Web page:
The results were a bit surprising. While it didn't compare to spinning, during which she was in the upper limits of her target heart range more than 50 percent of the time during yoga she remained in her target heart range about 30 percent of the time, albeit in the lower end of the range. So, maybe it is fancy stretching, combined with breathing and meditation but the bottom line is that it works like a charm. Charles Stuart Platkin is a syndicated health, nutrition and fitness columnist. Fletcher Allen NIAITH CARS In tllianct with University of Vermont POTTER: Academics explain Harry The Harry Potter phenomenon includes two successful films, starring Daniel Radcliffe as the young wizard.

Continued from Page 1C she says, adding that she initially didn't have time to read them. "I thought that the books would make good summer reading. Maybe I would have a chance to do something schol-1 arly with it. I'm always looking for ways to make the scholarly stuff more fun to do." Ultimately, she says, she was not surprised by the overwhelming interest in the books and subsequent movies because "They engage children in a positive way. "On the teacher side, I like them because the themes become more rich and complex as you go along I haven't heard of a teacher that had a problem with it at all." Jentsch, who focused her research on the French, German, Spanish and Czech versions of more than 30 translations worldwide, says, "It was interesting to watch the decisions the translators made." While Harry is universally popular, "The stage and state of Pottermania vary greatly by country," she writes.

The French, for example, opted to translate most proper names in the books, while other translators did not. Jentsch says she expects "Ivory Tower" to be used by college students as an educational reference. In addition to Borah and Jentsch, the book's contribu- to college crowd Associated Press file photo ated," she says. As for Borah, "I'm not terribly into the hype of it," but, as a youth, "I probably would have been a fan, if I had heard what it was about." Now, she is collecting hardcover Potter books for her son, Andrew, who was born in November, and painting a Hogwarts mural on his bedroom wall. Will he be a fan? "He just doesn't have a chance," she says.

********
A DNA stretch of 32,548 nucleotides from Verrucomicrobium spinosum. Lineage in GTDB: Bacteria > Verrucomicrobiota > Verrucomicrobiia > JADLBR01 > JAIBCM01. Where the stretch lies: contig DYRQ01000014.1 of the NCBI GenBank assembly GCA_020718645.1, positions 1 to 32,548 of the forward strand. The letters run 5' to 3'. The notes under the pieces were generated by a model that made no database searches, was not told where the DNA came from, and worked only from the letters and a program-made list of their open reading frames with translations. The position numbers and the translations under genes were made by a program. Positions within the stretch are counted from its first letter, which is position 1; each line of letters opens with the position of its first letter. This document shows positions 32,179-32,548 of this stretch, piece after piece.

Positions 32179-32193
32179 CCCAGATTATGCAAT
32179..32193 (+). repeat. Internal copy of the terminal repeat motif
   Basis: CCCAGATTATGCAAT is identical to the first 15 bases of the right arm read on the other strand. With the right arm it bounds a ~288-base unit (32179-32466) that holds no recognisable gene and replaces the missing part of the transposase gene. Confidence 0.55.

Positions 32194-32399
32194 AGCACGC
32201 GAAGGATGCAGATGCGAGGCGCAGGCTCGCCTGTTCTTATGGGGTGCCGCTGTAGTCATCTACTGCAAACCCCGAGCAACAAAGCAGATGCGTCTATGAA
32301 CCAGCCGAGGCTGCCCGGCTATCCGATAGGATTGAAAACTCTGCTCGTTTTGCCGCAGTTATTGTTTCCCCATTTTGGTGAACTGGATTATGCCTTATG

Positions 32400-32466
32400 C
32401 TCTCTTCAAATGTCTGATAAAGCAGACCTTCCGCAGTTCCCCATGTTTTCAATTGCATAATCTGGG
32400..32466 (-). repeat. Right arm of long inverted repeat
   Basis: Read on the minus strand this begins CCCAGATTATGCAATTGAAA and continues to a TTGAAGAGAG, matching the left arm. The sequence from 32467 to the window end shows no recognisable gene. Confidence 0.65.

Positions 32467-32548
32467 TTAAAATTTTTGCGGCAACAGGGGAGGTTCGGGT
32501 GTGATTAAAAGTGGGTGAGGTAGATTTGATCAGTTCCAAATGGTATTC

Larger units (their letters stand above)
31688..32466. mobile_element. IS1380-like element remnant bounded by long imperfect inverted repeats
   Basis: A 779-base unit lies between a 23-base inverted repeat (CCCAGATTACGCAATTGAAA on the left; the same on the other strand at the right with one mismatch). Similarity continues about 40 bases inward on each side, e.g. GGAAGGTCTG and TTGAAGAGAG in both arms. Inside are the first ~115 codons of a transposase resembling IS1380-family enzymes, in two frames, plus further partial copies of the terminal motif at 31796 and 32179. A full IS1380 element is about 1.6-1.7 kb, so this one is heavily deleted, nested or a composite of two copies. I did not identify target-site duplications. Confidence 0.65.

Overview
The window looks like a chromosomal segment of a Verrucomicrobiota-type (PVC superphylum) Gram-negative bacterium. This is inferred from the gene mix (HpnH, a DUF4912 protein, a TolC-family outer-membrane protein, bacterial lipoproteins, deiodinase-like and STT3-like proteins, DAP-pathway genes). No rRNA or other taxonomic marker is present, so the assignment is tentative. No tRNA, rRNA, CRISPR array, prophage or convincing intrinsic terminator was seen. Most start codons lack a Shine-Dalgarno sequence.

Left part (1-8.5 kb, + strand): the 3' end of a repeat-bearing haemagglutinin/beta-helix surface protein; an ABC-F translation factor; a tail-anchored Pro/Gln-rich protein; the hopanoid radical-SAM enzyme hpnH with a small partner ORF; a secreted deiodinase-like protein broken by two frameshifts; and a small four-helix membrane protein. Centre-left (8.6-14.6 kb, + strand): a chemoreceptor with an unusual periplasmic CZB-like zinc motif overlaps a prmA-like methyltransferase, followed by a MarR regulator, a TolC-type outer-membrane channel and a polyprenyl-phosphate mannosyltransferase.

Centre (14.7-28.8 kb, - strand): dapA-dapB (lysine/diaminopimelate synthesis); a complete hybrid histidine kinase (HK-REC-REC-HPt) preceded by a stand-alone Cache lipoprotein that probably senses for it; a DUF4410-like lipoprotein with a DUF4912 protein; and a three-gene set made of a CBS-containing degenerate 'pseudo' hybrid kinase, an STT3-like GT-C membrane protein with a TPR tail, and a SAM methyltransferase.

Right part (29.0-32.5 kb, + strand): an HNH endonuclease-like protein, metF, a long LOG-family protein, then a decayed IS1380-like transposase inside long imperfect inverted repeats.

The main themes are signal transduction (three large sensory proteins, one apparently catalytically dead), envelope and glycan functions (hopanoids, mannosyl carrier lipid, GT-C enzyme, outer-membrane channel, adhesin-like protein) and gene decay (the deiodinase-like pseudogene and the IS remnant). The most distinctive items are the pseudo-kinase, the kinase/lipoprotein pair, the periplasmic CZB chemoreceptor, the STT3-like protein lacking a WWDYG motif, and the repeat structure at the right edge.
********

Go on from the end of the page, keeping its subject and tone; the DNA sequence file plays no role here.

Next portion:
S' 862-5050 A VIEW FROM THE TOP 3 7:20,9:25 AGENT CODY BANKS; 7:10,9:10 CHICAGO IG-13 MurtMiw KAU BRINGING DOWN THE HOUSE pg-13 6:50,9:15 TEARS OF THE SUN 8:30 OLD SCHOOL) 6:40 MATtNdS ALL FILMS MAT IMF iicum Mourn 6:40, M0 HOWTOlWUWimOMrt KrlJ ABOUT SCHMIDT I 6:50, 9:20 THf MNIST 6:30 OWIIIM KN CMUMUM II IS IC4D Of IM UNCI 1PG-I3 15:40 INSitM 14(1 tors include authors from Great Britain, Canada and the United States. There are chapters that focus on Harry Potter commerce accessory books, motion pictures, action-figure toys and other consumer goods. Jentsch says she was a Harry Potter fan long before she decided to look into the books' translations. "I'm fascinated by the world J.K. (Rowling) has cre- DREAMCATCHER (R) 12:30 3 30 6 30 9:30 VIEW FROM THE TOP (PG-13) 12 35 2 40 4:55 7:20 V50 PIGLETS BIG MOVIE (G) txo passes accifteoi 12:45 2:45 4 50 UU THE HUNTED (R) 1 :25 4: 1 5 7.

1 5 9:55 BRINGING DOWN THE HOUSE (PG-13) imPASSisccerm I 00 3:50 6:50 9:20 THE HOURS (PG-1 3) 1 2:50 3:40 6:40 9:25 CHICAGO (PG-13) 1 05 4 05 6 55 9 40 AGENT CODY BANKS (PG) 1:15 AO) 6:459:15 WILLARD (PG-13) 9 45 OLD SCHOOL (R)l 20 710 Menopause lectures Free advice on menopause will be offered to the public by specialists at Fletcher Allen Health Care in two upcoming programs: From 8:30 a.m. to 12:30 p.m. Saturday at Carpenter Auditorium at the UVM Given Medical Building, a menopause health conference will offer sessions on various topics, including menopause symptoms and treatments; osteoporosis risk, treatment and prevention; cardiovascular disease risk; breast cancer risk, screening and prevention; and mood and memory. At 7:30 p.m. April 2, the second installment of the series "Vermont Vital Signs" will air on Vermont Public Television, focusing on menopause.

A panel of specialists will discuss all aspects of menopause, from cause to treatment. DO YOU HAVE TYPE 2 DIABETES AND TAKE INSULIN INJECTIONS? Would you like to try a new and different insulin delivery system for managing your diabetes? Are you between 35-75 yrs old? If you answered yes to all of the above questions, you may be eligible to receive investigational inhaled insulin in a clinical trial which compares the effects of inhaled insulin to subcutaneous insulin therapy in the management of diabetes. Qualified participants will receive confidential, study-related medical exams from diabetes experts, nutrtional counseling, blood work, study medication, and a blood sugar testing machine at no charge. If you currently smoke or have a severe medical condition, you will not be able to participate. Call (802) 847-0702 Please leave a message and Denise, our study coordinator, will return your call.

Dr. William Cefalu, Principal Investigator venioice 'MI-ii I AGENT CODY BANKS I2JS, 2SI. 5:11. 10:00 BHNGHG DOWN DC HOUSE 1:15. 4:15, WCMO 12:15,3:15, 8:15, 9:38 MREJEVIUi 1:20 MEMMTCHSIa 1215.33, HI.